Currently, the global pandemic figures are worrying, yet recoveries are many and deaths sadly still high;

Globally:

38,806,674 cases, 1,097,966 deaths, 29,158,331 recoveries.

In Sri Lanka to date:

5,170 cases, 13 deaths, 3,380 recoveries.

So, let us be thankful for small mercies and those that have recovered.

Let’s continue to pray that those affected will recover fast and return home soon. For our part, let’s be compassionate and humane and refrain from dabbling in words and expressions that are at the expense of others or detrimental to the cause. Instead let’s support the fight in every way possible for the safety and well-being of society.



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Opinion

Need for best relations with China

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(This letter was sent in before the announcement of the government decision to allow the Chinese survey vessel to dock at Hambantota – Ed.)

I once met Pieter Keuneman sometime after he had lost the Colombo Central at the general election of 1977. We met at the SSC swimming pool, where he had retreated since his favourite haunt at the Otters was under repair. Without the cares of ministerial office and constituency worries he was in a jovial mood, and in the course of a chat in reference to a derogatory remark by one of our leaders about the prime minister of a neighbouring country, he said, “You know, Ananda, we can talk loosely about people in our country, but in international relations care is needed in commenting on other leaders”.

Pieter, the scion of an illustrious Dutch burgher family, the son of Supreme Court judge A. E Keuneman, after winning several prizes at Royal College, went to Cambridge in 1935. There he became a part of the Communist circle, which included the famous spies Anthony Blunt, later keeper of the Queen’s paintings Kim Philby, and Guy Burgess. Eric Hobsbawm, the renowned historian commenting on this circle, wrote of the very handsome Pieter Keuneman from Ceylon who was greatly envied, since he won the affections of the prettiest girl in the university, the Austrian Hedi Stadlen, whom he later married. Representing the Communist Party in parliament from 1947 to 1977, soft-spoken in the manner of an English academic, Pieter belonged to a galaxy of leaders, whose likes we sorely need now.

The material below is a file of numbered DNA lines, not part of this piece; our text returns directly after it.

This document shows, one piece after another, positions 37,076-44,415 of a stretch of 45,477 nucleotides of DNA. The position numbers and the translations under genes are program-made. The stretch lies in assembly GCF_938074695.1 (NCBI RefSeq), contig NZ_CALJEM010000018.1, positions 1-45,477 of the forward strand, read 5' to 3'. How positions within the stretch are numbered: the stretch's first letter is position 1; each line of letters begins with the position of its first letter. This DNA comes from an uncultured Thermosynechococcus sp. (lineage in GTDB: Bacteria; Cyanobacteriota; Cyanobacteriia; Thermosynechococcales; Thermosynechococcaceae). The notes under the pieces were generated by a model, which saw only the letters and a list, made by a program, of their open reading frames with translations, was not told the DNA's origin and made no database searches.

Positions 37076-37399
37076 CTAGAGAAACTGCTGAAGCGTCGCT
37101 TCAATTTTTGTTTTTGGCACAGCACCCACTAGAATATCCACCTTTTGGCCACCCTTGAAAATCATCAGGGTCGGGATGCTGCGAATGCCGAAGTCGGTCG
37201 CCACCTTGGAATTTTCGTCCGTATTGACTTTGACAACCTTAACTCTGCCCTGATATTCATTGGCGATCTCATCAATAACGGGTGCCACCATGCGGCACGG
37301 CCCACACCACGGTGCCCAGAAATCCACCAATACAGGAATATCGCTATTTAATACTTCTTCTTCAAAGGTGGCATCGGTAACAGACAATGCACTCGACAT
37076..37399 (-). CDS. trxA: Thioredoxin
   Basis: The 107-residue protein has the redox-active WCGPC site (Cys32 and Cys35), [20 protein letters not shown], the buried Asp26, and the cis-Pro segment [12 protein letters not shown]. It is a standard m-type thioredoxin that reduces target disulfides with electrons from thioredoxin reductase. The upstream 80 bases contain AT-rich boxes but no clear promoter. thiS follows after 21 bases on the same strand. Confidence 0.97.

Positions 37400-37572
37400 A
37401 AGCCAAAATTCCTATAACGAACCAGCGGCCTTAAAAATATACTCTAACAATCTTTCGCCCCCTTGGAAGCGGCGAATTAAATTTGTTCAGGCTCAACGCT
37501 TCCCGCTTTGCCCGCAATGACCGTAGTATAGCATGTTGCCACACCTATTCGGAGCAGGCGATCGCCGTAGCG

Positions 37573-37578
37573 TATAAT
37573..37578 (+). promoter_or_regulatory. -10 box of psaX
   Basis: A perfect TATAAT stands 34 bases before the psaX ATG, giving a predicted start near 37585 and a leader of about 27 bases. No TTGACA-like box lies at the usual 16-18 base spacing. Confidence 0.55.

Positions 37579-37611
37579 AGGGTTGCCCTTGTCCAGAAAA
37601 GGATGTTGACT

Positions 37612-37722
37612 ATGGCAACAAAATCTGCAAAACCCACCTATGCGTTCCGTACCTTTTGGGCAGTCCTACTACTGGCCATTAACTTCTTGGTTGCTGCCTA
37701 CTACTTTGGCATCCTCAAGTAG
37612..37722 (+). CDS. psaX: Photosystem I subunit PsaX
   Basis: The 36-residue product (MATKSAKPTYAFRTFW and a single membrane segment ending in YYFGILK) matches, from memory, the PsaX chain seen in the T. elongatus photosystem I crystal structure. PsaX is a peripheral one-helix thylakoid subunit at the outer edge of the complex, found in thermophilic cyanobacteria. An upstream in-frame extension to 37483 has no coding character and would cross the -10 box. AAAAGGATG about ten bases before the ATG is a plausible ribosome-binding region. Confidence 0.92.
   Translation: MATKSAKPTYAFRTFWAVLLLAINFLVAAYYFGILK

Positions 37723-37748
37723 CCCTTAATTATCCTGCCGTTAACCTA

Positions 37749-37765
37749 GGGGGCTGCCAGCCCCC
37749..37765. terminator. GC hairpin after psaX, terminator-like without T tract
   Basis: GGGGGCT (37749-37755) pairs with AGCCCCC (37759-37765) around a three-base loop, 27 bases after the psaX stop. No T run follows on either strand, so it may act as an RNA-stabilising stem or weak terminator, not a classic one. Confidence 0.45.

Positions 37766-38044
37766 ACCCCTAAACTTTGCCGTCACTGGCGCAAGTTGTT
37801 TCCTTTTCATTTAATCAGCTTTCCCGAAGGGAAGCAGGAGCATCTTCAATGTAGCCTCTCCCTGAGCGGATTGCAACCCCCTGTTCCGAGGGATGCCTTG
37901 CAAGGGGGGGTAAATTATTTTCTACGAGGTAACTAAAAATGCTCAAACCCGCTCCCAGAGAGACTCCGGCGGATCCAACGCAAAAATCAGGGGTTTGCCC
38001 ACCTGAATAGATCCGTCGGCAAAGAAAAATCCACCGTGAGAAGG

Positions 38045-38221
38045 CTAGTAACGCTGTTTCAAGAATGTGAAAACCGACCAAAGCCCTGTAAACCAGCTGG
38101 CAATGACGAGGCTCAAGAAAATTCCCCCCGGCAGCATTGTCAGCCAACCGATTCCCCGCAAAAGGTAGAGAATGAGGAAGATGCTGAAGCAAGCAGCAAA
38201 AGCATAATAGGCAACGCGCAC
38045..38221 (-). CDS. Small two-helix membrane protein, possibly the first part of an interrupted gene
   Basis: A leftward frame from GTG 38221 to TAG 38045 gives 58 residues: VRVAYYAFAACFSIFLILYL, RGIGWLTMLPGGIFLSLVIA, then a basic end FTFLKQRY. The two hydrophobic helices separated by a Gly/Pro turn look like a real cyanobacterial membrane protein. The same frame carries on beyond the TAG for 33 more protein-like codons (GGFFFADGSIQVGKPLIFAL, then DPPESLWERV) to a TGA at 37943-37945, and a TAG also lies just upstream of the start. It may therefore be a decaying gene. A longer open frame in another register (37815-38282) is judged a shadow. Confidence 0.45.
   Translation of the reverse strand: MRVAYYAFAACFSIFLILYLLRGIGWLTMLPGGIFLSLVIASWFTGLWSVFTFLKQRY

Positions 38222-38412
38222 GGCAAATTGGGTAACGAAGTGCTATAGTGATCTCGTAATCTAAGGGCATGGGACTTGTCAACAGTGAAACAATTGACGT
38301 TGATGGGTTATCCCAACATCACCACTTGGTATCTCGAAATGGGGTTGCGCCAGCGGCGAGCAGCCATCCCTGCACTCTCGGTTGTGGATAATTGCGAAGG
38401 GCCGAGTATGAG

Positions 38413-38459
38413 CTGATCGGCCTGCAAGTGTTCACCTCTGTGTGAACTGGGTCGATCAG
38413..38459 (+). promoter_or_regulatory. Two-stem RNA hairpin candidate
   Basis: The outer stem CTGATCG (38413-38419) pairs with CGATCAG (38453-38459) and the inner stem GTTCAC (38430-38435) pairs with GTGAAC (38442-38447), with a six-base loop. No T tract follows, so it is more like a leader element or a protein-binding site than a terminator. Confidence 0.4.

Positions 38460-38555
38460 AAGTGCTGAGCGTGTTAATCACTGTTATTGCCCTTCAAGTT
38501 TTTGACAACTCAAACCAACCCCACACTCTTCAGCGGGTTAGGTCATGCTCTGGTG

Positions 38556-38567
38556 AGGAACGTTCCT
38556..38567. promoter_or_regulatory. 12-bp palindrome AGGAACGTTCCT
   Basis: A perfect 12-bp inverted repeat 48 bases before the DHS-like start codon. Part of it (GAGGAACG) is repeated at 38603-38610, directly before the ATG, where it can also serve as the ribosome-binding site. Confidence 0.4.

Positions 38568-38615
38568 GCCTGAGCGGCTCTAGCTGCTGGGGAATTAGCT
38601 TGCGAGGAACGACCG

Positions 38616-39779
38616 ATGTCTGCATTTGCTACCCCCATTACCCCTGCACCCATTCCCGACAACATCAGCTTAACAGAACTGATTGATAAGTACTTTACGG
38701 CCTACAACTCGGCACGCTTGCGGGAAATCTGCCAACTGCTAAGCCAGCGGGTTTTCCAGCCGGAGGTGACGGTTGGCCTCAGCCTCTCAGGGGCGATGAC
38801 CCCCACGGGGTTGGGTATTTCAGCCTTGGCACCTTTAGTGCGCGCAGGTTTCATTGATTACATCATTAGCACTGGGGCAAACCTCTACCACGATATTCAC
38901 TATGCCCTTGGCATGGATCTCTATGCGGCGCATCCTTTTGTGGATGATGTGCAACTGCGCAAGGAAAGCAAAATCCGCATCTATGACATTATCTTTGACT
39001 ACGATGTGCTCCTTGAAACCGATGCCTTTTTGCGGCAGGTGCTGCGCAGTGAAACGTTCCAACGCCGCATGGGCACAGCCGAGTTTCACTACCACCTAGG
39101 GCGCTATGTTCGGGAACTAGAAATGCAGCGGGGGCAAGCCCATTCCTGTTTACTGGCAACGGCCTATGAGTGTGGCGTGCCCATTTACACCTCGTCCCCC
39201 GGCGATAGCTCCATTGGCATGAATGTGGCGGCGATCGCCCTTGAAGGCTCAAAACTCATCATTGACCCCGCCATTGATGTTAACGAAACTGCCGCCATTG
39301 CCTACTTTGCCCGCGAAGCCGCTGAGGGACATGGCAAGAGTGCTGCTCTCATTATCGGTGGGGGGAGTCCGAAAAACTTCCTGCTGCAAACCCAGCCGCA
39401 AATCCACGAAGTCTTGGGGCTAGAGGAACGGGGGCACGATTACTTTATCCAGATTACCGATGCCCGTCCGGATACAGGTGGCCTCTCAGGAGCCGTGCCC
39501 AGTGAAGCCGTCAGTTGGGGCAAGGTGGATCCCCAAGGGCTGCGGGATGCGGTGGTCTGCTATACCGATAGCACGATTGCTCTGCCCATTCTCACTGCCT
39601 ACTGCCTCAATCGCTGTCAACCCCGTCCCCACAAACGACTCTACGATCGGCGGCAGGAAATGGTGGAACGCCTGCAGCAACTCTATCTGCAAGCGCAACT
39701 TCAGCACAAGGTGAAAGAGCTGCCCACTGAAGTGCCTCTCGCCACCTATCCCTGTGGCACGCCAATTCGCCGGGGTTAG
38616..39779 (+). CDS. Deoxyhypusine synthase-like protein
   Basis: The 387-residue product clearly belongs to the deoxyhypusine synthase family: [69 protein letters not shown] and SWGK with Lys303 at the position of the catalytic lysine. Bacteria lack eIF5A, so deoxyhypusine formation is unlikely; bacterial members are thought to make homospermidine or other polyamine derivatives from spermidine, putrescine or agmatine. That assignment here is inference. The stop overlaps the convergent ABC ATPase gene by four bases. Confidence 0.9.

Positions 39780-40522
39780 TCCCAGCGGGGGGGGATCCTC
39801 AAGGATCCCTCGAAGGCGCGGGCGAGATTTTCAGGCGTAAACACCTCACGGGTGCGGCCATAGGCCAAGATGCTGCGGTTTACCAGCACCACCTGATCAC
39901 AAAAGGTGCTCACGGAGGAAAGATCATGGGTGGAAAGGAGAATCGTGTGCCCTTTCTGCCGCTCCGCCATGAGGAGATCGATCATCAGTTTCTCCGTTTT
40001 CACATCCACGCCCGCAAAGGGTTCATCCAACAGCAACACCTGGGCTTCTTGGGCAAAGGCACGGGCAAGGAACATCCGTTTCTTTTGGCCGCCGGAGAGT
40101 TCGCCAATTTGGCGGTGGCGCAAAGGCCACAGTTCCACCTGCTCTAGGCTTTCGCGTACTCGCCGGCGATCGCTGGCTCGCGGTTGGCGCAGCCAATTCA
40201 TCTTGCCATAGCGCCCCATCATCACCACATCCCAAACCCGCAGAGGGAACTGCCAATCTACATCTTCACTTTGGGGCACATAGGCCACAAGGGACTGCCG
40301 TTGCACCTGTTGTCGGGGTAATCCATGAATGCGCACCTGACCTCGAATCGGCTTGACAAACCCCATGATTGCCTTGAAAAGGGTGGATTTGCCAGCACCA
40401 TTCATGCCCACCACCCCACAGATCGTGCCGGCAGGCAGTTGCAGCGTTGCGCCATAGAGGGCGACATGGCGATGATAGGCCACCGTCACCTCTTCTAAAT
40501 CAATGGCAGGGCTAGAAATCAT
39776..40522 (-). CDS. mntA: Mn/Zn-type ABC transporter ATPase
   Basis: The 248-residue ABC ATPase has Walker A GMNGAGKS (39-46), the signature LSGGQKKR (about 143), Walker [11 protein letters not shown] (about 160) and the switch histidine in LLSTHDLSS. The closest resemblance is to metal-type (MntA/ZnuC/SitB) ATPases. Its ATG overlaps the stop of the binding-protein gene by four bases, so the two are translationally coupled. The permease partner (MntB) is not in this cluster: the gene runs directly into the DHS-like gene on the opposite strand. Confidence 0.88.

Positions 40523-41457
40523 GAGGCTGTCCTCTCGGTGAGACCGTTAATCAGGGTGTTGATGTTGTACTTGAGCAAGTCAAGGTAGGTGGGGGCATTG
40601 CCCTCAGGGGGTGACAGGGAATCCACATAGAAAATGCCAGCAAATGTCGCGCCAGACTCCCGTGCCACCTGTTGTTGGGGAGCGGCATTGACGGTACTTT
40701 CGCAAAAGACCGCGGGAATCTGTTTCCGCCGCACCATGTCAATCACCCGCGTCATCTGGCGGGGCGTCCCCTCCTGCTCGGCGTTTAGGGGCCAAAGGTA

I was thinking of Pieter’s comments considering the current imbroglio that we have created with China. Our relations with China in the modern era began in 1953, when in the world recession we were unable to sell rubber, and short of foreign exchange to purchase rice for the nation. The Durdley Senanayake government turned to China, with which we had no diplomatic ties. He sent R G Senanayake, the trade minister, to Peking, where he signed the Rice for Rubber Pact, much to the chagrin of the United States, which withdrew economic aid from Ceylon for trading with a Communist nation at the height of the Cold War.

Diplomatic relations with China were established in 1956 by S W R D Bandaranaike, and relations have prospered under different Sri Lankan leaders and governments, without a hint of discord. In fact, in addition to the vast amount of aid given, China has been a source of strength to Sri Lanka during many crises. In 1974, when the rice ration was on the verge of breaking due to lack of supplies, it was China, to which we turned, and who assisted us when they themselves were short of stocks. In the battle against the LTTE, when armaments from other countries dried up, it was China that supported us with arms, armoured vehicles, trucks, ships and aircraft.

It was China and Pakistan that stood by our armed services in this dire crisis. More recently, amidst the furore, created by Western nations about human rights violations, China was at the forefront of nations that defended us. A few weeks ago, it was reported that the UK was ready with documents to present to the UN Security Council to press for war crimes trials against the Sri Lankan military, but the presence of China and Russia with veto powers prevented it from going ahead with its plan.

It is in this context that we have to view the present troubles that have engulfed us.President Ranil Wickremesinghe, in the short period he has been in office, has won the sympathy of people by the speed with which he has brought some degree of normalcy, to what was a fast-disintegrating political environment. On the economic front, his quiet negotiations and decisions are arousing hopes.